It's been some time since Newshour showed up at Dave & Busters to interview 4 of us bloggers in February. Samara Aberman, Media Reporter for the Newshour, said she had the idea for the story sometime ago. While no longer "new" news, Samara finally got her wish to do the story.
I remember the Meet Up occured shortly after the big snow storm. Only 2 of us, Samara, the camera guy and sound guy were there. We were rapping pretty well and about to get started. The other 2 showed up. While once the tape started rolling, I was the least dominent participant in the conversation (I was overcoming a bad cold, not to mention I rarely dominate a conversation -- just my style), we had a good round table.
Couldn’t do the live blogging. TV wasn’t meant to be blogged with all its sound bites. Even watching PBS. It’s a good thing for VCR’s. I know there are some awful spelling mistakes and no links. Sorry if I butchered anyone's name. I'll fix it up. I wanted to get this out as soon as possible.
Here’s what caught my eye:
“4 guys in a bar. In this case, 4 bloggers in a bar.” I like the start. Things that start in a bar couldn’t be all that bad ;)
James Robertson: “Weblogging is much the same thing as keeping a diary. It is a way of putting up your thoughts of what ever is going through your life that day. Sometimes I’m ranting, sometimes I’m saying this is kind of neat.”
Thomas Bascom: “So I look at blogging as a group of millions of people trying to share their message, writing passionately about what they’re interested in, telling stories.”
Cutting from the bar scene. Moving to the war in Iraq.
Newshour offers analysis:
-Weblogs offer alternative views.
-They are incredibly up-to-date (Command Post)
-Singular person perspectives: Salam Pax, Blogger in Iraq. Last entry the same day as when the power went out.
I think this gives first hand account of situation without the interference of editors and corporate interests.
Soapbox vs. New Interactive form of participatory journalism:
MSNBC Exec. Producer Joan Connell, selects and edits weblogs on MSNBC: Why people blog: “narcissism, creativity and a desire to connect with like-minded people.”
“That is what journalism is all about actually, in some ways. And it’s what creating communities is all about. That’s one of the great challenges to us as news gatherers and journalists. How do we discover information and share it in creative ways with people. Give them the information they need to make decisions in their lives as citizens.”
Newshour: Laced with edge and attitude. Hypertext is often included (and might I add imperative to interesting blogging). Subject matter as diverse as the internet itself. From classic cars to sex to knitting.
But it is the opinion journalism weblogs that can and have made a difference in the public policy arena … bringing down Trent Lott.
Joshua Marshall (Talking Points Memo): Mainstream media largely ignored the situation but bloggers kept the issue afloat. Talks about the status quo of journalism. Blogs kept the issue from dying.
News organization subsequently started covering the controversy. POWER of media.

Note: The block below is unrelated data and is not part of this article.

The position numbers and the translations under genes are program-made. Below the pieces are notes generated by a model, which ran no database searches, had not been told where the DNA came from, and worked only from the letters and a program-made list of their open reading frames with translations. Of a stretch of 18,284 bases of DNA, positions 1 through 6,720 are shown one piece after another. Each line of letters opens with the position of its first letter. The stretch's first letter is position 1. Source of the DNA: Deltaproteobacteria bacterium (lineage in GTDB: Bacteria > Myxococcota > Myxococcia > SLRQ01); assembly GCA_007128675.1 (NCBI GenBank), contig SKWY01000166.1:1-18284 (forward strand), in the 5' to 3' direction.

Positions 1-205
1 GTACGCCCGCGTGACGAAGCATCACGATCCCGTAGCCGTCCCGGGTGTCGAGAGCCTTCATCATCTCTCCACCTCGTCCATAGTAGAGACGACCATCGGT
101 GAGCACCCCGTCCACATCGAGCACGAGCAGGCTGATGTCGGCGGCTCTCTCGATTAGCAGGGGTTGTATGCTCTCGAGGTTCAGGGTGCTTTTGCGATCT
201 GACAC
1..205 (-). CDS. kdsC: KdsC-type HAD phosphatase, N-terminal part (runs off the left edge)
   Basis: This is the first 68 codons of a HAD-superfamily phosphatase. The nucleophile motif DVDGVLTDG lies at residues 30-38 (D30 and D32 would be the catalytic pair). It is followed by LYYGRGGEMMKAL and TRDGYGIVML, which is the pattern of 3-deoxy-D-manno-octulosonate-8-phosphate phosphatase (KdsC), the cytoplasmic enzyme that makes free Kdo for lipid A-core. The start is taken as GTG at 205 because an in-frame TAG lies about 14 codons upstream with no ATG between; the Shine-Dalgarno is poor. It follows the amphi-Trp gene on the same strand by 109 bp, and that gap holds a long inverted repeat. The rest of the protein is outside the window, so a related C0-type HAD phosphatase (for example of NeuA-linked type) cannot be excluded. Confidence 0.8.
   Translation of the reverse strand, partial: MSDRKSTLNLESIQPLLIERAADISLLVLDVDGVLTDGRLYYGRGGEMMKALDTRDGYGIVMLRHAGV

Joan: The Lott issue gathered momentum – created a buzz through very grassroots movement.
Is weblogging journalism?
Joan: “One of the values we place on our own weblogs is that we edit our webloggers. Out their in the blogosphere often it goes from the mind of the blogger to the mind of the reader. And there’s no back up. And I would submit that that editing factor really is the factor that makes it journalism. Are you making a mistake here? Do you really want to say that? Do you really want to use that word? Is that libelous? All those basic journalism questions that we always ask.”
This is interesting to me because it’s almost exactly what Henry Copeland and I briefly discussed after DC DOT COMM in January …. He said much of the same.
However, this is where I disagree with Joan. Those are the “basic journalism questions that news media always ask?” (paraphrased). I think instead of saying the editor/writer structure makes MSNBC’s blogs real journalism and others not is somewhat of a biased statement to the existing (or shall I say old) hierarchy in the news media.
There are different types of journalism. The journalism that blogging brings to the table is a singular person, gonzo style. In the flesh, without hierarchical control. And to the point of several in the story, blogging is participatory journalism. I would even call it conversational journalism. Conversations do not hold the same characteristics as broadcast communication. I would argue that there is a mutual understanding between reader and writer in much the same way that our real world debates and converses.
Where the news media has its shortcomings, conversational journalism can often times take up the slack. Pressure from advertisers and media monopoly self interests creates a bias in the news media.
John Irons: Blogging is about personal Expression: Try to become a better writer.
Me: Its really what the web is all about …. Each person having their own voice and the democrization of media.
Dick Riley, attorney, is a reader of weblogs. Emailed Joshua Marshal his thoughts on an entry he did on the naming of the department of Homeland Security. This is the participatory nature of blogging and the potential the internet holds. Readers and writers are much more intimately engaged.
Riley: “Sophisticated political commentary in bite-sized chunks….You get the opportunity to correspond in real time with the writers…. It’s an absolute conversation between political and cultural commentators and their readers.”
Weblogs are helping shape opinions and keeping the citizenry more engaged in political discourse.